“Exit Stage Right:” Ciara Pressler’s Career Guidebook for Performers
How many career advice books are there in publication? You could spend hours in the Personal Development section learning about the health and growth of your personal financial portfolio, how to hone your interview skills, tips on networking in “the field,” not to mention ways to innovate in your office. The materials are endless.
But how many are there on those of us who don’t have an office? How many manuals have been written about getting home at 2 AM from a bar shift and auditioning the next morning at 9 AM and how to make the coffee strong enough to stomach it? How about the roller coaster of successful performance tours and the confusion when tours end? Or advice for musicians who have worked tirelessly to build a band through the nights, but still sit at a service desk in the day? We performers are strange creatures who have a hard time squeezing our carefully quirky lifestyle into the paradigm of 9 to 5. This is old news. We are used to thumbing through career books to find the one chapter that might truly apply. The one about time management.
Ciara Pressler just put something new on the shelves, and it’s for us.
Central to Pressler’s philosophy is the inherent passion born in performers that makes them vibrant individuals who have much to give. She confronts the misconception that re-evaluating a stage performance career is giving up and instead reframes it: “Passion develops…”
As a result, “Exit Stage Right” has our community a-buzz. This handbook strictly for performers on how to navigate the sharp turns of a career on stage, and more specifically how to find your way gracefully into a supplementary or after-the-fact career has us talking about our experiences. The book incites us to reexamine the skills we gained in this uncommon business that in fact are viable in other markets. It allows us to confront the idea that we do not have to only be actors, dancers, musicians. Our lives don’t end when we don’t perform. We can have it both ways, and the guidebook makes it seem less daunting.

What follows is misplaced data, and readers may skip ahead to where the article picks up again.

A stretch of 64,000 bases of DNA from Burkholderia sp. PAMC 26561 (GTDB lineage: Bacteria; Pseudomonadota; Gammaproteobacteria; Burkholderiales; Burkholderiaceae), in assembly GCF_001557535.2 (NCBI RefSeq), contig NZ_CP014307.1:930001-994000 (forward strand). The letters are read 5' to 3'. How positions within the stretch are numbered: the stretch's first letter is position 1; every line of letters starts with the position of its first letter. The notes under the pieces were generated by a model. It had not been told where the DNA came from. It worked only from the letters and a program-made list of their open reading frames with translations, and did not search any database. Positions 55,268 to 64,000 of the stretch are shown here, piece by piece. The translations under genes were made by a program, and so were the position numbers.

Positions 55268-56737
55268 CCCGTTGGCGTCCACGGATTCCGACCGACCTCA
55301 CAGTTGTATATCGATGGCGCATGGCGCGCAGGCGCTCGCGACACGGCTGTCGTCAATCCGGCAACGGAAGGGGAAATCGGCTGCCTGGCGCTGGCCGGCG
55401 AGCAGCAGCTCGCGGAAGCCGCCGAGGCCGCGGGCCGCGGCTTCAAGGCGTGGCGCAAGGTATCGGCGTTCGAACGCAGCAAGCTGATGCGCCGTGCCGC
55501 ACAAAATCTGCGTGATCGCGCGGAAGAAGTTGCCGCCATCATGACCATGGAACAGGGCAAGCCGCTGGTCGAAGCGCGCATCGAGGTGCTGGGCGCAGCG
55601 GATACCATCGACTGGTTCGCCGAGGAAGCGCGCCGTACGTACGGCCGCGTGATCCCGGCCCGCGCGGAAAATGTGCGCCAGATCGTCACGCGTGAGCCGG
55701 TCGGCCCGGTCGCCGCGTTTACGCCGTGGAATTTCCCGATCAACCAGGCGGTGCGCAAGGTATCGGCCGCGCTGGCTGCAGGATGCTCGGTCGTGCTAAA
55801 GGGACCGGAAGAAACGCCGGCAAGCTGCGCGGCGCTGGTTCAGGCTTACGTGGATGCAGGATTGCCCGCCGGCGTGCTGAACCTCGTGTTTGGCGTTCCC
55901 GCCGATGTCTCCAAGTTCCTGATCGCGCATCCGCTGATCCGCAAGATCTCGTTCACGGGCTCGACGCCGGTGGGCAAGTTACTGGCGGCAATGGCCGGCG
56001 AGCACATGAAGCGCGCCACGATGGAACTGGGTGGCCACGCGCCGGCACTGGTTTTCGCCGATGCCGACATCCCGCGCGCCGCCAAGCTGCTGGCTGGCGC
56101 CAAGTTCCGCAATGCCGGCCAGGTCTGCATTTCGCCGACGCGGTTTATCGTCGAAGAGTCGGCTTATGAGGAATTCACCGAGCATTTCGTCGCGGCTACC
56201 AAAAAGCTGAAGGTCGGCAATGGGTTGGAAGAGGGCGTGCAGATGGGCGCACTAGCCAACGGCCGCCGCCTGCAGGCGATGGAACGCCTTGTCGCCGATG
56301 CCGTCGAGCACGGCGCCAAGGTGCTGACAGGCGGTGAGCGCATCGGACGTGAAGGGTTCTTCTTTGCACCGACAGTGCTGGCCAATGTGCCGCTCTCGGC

Yesterday, on WNYC’s Brian Lehrer show, Lehrer asked Pressler if the premise of the book was a sad one. “No, I don’t think so,” she replied, “I think understanding what you really want now is a very happy and postitive thing…I want to help them create a system for evaluating that.” Often when performers think about leaving their stage careers the resulting response is one very similar to Lehrer’s: sorrow, and more often, panic. Pressler believes that with deep self-reflection and some preparation, a transition to a new occupation can be smooth and rewarding. She does not assume, however, that every performer wants the same thing. “Exit Stage Right” is not preachy, it feels more like sitting down with a great empathetic friend for coffee. It’s about your unique situation. Pressler uses her own experience of leaving acting to empathize and keep readers on track to productive thinking rather than despair. (It worked for her, she now owns her own successful Marketing and Communications Collaborative.)
Central to Pressler’s philosophy is the inherent passion born in performers that makes them vibrant individuals who have much to give. She confronts the misconception that re-evaluating a stage performance career is giving up and instead reframes it. “Passion develops,” she writes, “…the inherent reasoning flaw in the ‘make your passion your career’ notion is that non every passion is a sustainable career.” Through each chapter Pressler pulls together all the threads of a balanced life: schedule, lifestyle, contribution and leisure. She helps us to consider that a sense of fulfillment comes not only from sacrificing all for our performance resumes. She poses the question, “if you are good at this, what else are you good at?”
No doubt this tool is directed toward those artists who are no longer happy chasing “the original dream.” But even readers still mystified with the audition, tour, gig, director track can find valuable seeds of thought. “Exit Stage Right” is a vital start to a conversation about how schools can better prepare artists to support themselves no matter their success rate. For individuals, it is a nice way to take the temperature on personal goals and future plans. Preparedness never hurt anyone.
Now, when we go to the business section, we know someone has our number.